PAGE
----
A lack of light—not so much the weather—is also to blame, she says. When you consider that we’ll only have 8 hours and 25 minutes of daylight on the winter solstice, it makes sense that seasonal blues are a common complaint in Seattle.
“We’re at a Northern enough latitude that there is a huge difference in the length of day between summer and winter,” says Cashman. “People who are sensitive to that are going to really notice it.”
Is It Winter Blues or Seasonal Affective Disorder?
Seasonal affective disorder, or SAD, is such a common phrase that anyone living in the Northwest who gets a little down in the dumps swears they have it. But SAD isn’t recognized in the latest edition of the American Psychiatric Association’s Diagnostic and Statistical Manual of Mental Disorders (DSM-5)—the handbook used by mental health providers to make diagnoses.
Instead, someone who displays symptoms of depression with a seasonal pattern would be diagnosed with depressive disorder with a seasonal specifier, says Daniel Evans, Ph.D., a clinical psychologist who practices at the UW Neighborhood Northgate Clinic. Unless your symptoms are causing significant levels of distress or impairing your personal or work life, you probably don’t have SAD, he says.
“Most people who do experience those kinds of things—feeling more sluggish, more fatigued or less energetic—probably wouldn’t meet the criteria for a mental disorder,” he says. “They probably would be what we call ‘subclinical’ or ‘subthreshold.’ I think a lot of people probably fall into that subclinical sort of range.”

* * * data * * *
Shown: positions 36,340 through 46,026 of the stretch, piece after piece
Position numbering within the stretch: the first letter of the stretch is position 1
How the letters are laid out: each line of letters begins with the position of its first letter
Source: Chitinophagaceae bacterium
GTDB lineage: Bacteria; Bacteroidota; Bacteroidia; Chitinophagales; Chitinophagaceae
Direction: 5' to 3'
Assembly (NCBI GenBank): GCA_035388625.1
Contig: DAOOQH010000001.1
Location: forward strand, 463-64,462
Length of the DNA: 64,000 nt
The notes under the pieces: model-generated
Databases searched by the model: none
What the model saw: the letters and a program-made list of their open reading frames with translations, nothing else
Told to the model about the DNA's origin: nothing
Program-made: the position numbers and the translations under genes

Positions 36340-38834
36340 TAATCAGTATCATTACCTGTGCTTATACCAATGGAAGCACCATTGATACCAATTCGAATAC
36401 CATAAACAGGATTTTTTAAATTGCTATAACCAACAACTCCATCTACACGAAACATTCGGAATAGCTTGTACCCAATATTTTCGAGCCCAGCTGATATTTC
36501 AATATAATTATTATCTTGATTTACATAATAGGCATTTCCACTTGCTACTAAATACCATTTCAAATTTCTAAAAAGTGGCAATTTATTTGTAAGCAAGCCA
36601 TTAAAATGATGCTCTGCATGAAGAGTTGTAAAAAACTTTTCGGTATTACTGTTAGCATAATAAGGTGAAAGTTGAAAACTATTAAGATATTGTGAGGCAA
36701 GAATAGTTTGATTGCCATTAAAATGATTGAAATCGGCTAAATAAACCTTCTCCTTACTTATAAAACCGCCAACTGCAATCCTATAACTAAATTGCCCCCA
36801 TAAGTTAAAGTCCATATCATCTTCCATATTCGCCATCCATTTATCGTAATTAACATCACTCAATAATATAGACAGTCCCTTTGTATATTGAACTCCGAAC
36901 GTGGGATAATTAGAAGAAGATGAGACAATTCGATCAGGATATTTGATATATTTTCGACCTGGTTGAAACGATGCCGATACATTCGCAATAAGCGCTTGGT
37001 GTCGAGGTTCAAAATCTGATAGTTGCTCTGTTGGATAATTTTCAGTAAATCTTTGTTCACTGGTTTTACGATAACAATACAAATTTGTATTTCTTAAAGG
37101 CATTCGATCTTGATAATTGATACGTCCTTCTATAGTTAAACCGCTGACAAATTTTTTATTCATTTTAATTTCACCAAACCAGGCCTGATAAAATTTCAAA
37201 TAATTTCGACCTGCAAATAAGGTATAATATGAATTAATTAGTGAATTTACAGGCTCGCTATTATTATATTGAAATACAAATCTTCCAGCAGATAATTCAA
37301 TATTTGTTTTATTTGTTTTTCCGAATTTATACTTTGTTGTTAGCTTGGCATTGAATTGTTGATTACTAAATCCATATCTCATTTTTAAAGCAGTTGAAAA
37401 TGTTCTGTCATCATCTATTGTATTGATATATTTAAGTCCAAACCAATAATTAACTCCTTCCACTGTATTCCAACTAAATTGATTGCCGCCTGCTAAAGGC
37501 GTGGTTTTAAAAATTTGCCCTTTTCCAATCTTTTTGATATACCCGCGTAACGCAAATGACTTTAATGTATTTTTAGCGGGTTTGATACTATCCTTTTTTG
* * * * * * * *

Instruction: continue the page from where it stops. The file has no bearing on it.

How to Keep the Rainy Day Blues at Bay
If you find that your work is suffering, you’re not engaging with your friends or family, or you’re always exhausted no matter what you do, talk with your doctor, says Cashman. These are symptoms of depression that should be addressed.
No matter your diagnosis, a little self-care can go a long way in the darker fall and winter months. Here are five things you can do to make it to spring with your mood and energy levels intact.
1. Stick to a Regular Sleep Schedule
One possible reason for the fatigue some people feel at this time of year is because of the effect that changes in daylight hours have to your biological clock. This internal clock responds to light and dark to tell you when you should be awake, and when you should be asleep.